Fencing and Enclosures for Dairy Farmers

Fencing and Enclosures for Dairy Farmers

Farm fencing solutions to protect your livestock and rural property.

There are many different types of fencing and enclosure materials available. However, not all of these are ideal for dairy farms. What types are the best for livestock enclosure, perimeter fencing, and other dairy farmer requirements? This article will discuss some of the best types to use.

Why do dairy farmers need fencing and enclosures?

Some of the best reasons include protection from wild animals and people, to keep the livestock in and to delineate farm boundaries:

Protection from wild animals: Australia’s notorious for its wildlife – something that dairy farmers are well aware of. It’s crucial to keep all livestock safe from animal attacks, which is why sturdy, reliable fences and enclosures are needed.

Property protection from people: The dairy farm doesn’t just need protection from outside animals. People are capable of doing significantly more damage, too, so be sure to put up fences to keep unwanted visitors away and the property safe.

To keep livestock in: This is possibly the most significant function that dairy farm fencing and enclosures have. These can keep the livestock from wandering away, keeping them safe within the confines of the property.

To delineate farm boundaries: Rural fencing is also valuable for setting the outer bounds of the property. They serve two purposes: Guiding property owners and keeping encroachers out.

What are the best fencing and enclosure types for dairy farms?

Given the above purposes in installing rural fencing, it’s safe to say that not just any type of fencing or livestock enclosure will do. For the best dairy farm fences, the following types of fencing are amongst the most ideal:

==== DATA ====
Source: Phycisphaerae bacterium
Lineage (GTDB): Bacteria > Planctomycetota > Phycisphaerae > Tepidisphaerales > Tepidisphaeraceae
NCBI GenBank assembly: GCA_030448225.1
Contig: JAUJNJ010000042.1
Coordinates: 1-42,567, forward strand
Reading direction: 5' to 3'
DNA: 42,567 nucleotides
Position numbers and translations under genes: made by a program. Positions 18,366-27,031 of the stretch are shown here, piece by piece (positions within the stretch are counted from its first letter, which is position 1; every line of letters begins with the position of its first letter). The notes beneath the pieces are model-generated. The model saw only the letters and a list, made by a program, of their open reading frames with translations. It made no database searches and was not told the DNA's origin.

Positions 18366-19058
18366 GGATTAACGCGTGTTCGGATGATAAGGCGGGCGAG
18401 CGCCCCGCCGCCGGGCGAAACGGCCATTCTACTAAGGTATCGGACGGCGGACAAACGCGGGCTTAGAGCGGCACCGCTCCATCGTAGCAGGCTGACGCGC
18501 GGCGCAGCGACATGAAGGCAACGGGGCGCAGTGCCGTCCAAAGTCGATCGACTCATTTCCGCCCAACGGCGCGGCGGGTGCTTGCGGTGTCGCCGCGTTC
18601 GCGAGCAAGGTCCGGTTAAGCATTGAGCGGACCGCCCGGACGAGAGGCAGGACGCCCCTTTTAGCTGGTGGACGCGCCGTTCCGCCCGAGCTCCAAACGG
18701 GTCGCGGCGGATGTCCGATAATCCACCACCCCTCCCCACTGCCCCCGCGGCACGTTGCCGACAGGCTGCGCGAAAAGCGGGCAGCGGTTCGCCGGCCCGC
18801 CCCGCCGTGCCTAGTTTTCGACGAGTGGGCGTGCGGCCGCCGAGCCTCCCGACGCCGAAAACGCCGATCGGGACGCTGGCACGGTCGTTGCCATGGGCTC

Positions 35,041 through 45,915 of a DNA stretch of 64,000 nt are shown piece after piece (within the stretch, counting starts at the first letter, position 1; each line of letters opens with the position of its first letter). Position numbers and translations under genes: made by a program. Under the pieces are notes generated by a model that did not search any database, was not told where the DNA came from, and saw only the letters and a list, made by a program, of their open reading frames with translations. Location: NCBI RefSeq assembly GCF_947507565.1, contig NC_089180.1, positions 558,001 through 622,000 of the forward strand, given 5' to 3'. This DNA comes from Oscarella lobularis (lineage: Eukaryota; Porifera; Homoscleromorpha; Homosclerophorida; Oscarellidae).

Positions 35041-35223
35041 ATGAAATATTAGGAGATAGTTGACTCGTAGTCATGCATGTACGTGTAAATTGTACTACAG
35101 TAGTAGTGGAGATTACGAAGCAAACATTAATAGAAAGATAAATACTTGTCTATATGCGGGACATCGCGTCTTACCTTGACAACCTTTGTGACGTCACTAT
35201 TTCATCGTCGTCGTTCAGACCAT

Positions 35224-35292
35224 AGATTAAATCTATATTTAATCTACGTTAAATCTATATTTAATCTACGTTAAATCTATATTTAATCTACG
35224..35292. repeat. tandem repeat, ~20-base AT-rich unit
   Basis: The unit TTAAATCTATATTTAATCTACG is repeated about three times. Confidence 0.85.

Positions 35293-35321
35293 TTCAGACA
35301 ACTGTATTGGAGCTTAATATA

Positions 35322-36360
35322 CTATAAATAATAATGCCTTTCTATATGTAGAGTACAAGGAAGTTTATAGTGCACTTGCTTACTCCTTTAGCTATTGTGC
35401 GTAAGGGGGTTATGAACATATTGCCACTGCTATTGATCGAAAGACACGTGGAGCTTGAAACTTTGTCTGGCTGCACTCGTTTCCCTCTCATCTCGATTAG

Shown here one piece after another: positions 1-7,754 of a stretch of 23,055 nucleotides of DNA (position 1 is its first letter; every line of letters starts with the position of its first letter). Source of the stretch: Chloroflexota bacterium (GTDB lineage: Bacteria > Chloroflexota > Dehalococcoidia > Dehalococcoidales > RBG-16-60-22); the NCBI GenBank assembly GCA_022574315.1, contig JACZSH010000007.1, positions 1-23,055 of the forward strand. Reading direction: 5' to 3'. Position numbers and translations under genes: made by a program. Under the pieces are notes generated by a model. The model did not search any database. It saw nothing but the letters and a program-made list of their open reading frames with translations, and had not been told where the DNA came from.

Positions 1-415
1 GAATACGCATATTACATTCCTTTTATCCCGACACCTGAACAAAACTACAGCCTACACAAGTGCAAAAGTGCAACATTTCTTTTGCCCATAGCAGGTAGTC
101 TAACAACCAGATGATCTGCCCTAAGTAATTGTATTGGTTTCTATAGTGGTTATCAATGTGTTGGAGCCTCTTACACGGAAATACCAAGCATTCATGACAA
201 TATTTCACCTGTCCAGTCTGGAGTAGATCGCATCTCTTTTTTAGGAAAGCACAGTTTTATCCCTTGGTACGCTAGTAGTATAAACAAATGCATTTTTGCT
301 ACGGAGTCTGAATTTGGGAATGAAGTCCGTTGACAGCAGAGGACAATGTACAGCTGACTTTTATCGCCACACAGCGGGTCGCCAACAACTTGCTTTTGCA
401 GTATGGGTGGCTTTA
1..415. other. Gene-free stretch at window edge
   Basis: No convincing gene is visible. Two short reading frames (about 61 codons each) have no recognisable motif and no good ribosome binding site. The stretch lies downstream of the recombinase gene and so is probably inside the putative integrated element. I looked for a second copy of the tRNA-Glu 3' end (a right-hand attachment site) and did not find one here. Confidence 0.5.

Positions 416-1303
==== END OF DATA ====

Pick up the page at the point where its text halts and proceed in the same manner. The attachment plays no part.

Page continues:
Wooden fencing

1. Wooden fencing

Wooden fencing is the most commonly used type in pretty much any farm, thanks to the following advantages:

  • Aesthetics: Wooden fencing can be quite pleasing to the eyes.
  • Easy to install: Wood fencing is easy to acquire and install and require no specialised equipment.
  • Relatively cheap: Wooden fences do not cost a lot to purchase, making them cost-effective as livestock enclosures for large areas.

Nevertheless, some downsides to wooden fencing include:

  • Treatment: Wooden fencing needs to be treated with chemicals to ensure they are weather and insect-resistant. This can be quite off-putting for some.
  • Sturdiness: While wooden fencing is reasonably sturdy, there are other sturdier options.
Electric fencing

2. Electric fencing

Electric fencing is great at keeping livestock in and undesirables out. Some advantages of electric fencing include:

  • Usable with other types: Electric fences work well with other types of fencing and enclosure. This is especially useful when creating multiple segments or temporary dividers in a dairy farm.
  • Long-lasting: Since electric fencing uses high-tensile wires, they can last a pretty long time.

Meanwhile, the disadvantages of electric fencing are:

  • Complex set-up and maintenance: It’s not exactly easy to set up an electric fencing since special equipment and training are needed. Also, maintenance of electric fences is more challenging compared to other types of fencing.
  • Relies on a deterrent: Electric fencing as livestock enclosures relies on animals learning that they get shocked when they get too close. This shock can’t always deter animals that are rather more stubborn.